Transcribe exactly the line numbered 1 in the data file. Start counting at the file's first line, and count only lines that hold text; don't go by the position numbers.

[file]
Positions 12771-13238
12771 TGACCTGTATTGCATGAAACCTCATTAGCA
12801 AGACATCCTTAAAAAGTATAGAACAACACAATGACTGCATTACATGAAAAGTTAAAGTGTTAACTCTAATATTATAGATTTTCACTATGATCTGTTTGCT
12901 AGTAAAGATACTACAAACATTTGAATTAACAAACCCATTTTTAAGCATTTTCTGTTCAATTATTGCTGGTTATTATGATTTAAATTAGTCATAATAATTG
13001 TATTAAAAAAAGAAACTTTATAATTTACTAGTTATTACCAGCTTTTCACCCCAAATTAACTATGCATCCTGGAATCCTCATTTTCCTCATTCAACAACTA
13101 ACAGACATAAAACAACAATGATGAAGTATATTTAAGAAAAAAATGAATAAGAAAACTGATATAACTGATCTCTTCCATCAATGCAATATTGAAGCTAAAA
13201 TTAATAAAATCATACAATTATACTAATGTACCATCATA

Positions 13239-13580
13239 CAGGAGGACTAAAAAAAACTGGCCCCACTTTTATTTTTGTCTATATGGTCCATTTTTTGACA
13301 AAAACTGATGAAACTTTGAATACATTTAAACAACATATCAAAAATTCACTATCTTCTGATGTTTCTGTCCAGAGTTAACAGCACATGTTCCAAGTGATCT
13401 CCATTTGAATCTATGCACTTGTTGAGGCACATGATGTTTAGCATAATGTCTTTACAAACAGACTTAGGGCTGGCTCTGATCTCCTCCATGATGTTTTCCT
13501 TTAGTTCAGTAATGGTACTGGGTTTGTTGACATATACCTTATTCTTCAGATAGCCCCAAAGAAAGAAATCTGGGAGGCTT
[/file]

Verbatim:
Positions 12771-13238